Shipbuilding bank guarantee battle - NSW Supreme Court allows call on bank guarantee amidst an ongoing US$1bn arbitral dispute over FPSO construction
In the recent decision of Daewoo Shipbuilding & Marine Engineering Co Ltd v Inpex Operations Australia Pty Ltd  NSWSC 1125, the NSW Supreme Court held that a party will not, prima facie, be precluded from calling upon a bank guarantee for the sole reason that arbitral proceedings have been commenced and are pending determination.
Daewoo Shipbuilding & Marine Engineering Co Ltd (Daewoo) is a Korean shipbuilding company. Inpex Operations Australia Pty Ltd (Inpex) is the Australian subsidiary of a Japanese company that operates the Ichthys Gas Field Development Project (Project).
The Project involves the extraction of hydrocarbons from the Ichthys Gas field, located some 220 km offshore from north-western Western Australia in the Timor Sea. The hydrocarbons are converted into natural-gas condensate through a semi-submersible platform, and then transferred to a floating production storage and offloading (FPSO) facility, by which the condensate is processed, stored, and exported.
In March 2012, Daewoo and Inpex entered a contract that required Daewoo to construct and deliver the FPSO, to particular standards and within a specified timeframe.
The contract included several warranties and, relevantly, a detailed provision regarding Daewoo’s obligation to provide a bank guarantee to guarantee the due performance of its work, the circumstances in which Inpex was entitled to have recourse to it, and a contractual waiver of Daewoo’s right to seek injunctive relief to prevent Inpex calling on the bank guarantee, except in limited circumstances.
In April 2012, a bank guarantee was issued by a Korean bank for approximately US$328m.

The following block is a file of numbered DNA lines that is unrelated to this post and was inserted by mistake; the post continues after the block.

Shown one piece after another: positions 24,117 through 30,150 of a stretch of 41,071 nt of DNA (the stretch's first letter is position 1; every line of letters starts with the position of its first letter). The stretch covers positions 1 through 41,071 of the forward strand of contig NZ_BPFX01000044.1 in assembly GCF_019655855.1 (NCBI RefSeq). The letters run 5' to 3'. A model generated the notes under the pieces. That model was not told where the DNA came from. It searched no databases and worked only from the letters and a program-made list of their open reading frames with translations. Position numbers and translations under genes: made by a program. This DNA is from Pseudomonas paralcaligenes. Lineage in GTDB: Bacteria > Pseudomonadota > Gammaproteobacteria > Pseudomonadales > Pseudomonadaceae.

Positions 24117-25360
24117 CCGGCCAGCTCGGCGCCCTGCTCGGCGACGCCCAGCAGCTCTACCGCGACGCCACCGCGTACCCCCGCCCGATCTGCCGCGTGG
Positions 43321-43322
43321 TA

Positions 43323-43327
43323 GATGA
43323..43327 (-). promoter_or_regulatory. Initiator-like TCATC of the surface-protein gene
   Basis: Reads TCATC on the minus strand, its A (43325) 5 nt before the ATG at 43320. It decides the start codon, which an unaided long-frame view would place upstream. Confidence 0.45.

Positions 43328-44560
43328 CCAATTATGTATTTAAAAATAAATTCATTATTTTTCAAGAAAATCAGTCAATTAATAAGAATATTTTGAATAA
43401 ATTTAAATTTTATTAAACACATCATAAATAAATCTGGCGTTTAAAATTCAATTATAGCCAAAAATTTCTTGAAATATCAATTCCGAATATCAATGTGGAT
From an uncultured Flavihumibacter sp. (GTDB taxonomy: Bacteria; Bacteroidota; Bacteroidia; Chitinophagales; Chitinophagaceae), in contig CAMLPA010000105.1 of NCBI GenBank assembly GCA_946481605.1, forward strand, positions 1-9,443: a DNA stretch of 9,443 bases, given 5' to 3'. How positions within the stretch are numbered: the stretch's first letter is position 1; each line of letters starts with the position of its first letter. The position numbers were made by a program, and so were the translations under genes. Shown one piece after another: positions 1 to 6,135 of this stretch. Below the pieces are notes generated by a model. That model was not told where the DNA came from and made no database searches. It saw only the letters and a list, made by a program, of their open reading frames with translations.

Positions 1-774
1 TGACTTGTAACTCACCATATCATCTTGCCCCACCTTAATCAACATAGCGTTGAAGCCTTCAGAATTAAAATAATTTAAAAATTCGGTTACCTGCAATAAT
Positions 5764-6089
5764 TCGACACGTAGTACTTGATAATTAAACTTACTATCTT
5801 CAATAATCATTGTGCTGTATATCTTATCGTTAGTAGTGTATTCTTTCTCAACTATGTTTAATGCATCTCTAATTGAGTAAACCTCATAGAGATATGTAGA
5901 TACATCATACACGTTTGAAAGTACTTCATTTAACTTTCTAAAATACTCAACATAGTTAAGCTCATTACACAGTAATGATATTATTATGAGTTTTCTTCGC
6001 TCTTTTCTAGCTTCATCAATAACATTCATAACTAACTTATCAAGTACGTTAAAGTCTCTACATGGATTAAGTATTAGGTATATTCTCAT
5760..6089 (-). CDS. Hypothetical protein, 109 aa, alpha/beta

A dispute arose when Inpex claimed losses because of Daewoo’s alleged delays and defects in its work. Inpex referred the dispute to arbitration pursuant to the contract’s dispute resolution clause.
Inpex claimed recourse to the guarantee to pay for the losses claimed. The total losses claimed exceeded the amount of the guarantee and were recently reported as being in the order of almost US$1 billion (approx. US$974m).
Daewoo obtained urgent interlocutory relief, on an ex parte basis, restraining Inpex from calling on the guarantee. Inpex filed a cross-summons seeking, in effect, confirmation of its entitlement to call on the guarantee.
Daewoo filed a motion seeking an order that the cross-summons be stayed pursuant to section 7(2) of the International Arbitration Act 1974 (Cth) (IAA), and that the parties be referred to arbitration.
The interaction between international arbitration and Court proceedings
In Australia, the IAA gives effect to the UNCITRAL Model Law (Model Law), which is given force of law in Australia. The regime is broadly like the uniform Commercial Arbitration Acts in each Australian State and Territory.
Section 7(2) of the IAA provides that where an arbitration agreement exists, a Court must stay the proceedings and refer the parties to arbitration unless the Court finds the agreement null, void, or incapable of being performed.
Article 9 of the Model Law makes clear a party can resolve a dispute through arbitration and, at the same time, seek assistance from the Court for interim protection orders. Further, Article 17 of the Model Law provides that a Court has the same power in issuing interim measures as it has in relation to proceedings in Courts. As such the same general principles that apply in Australia to the grant of interim injunctions are relevant, albeit having regard to special features of international arbitration.
A special feature of international arbitration is that a Court should respect the parties’ choice to arbitrate and not take out of the hands of the arbitrators something which the parties have entrusted to the arbitrator alone to decide upon. Here the arbitration clause permitted the parties to seek “urgent relief” but did not specifically refer to interim or interlocutory relief. Similar cases have regarded the seeking of “urgent relief” as a “carve out” to the arbitration agreement, such that it falls outside of the Court’s obligation to stay proceedings that were being arbitrated. The Court held there was no impediment to the Court granting interim measures and it was not obliged to stay the proceedings before doing so.
Daewoo was required to satisfy the Court that:
- there was a strong prima facie case justifying the Court’s interference; and
- a balance of convenience analysis favoured the granting of the injunction.
Limb 1 – was there a strong prima facie case?
As to the first limb, the Court identified the following general principles: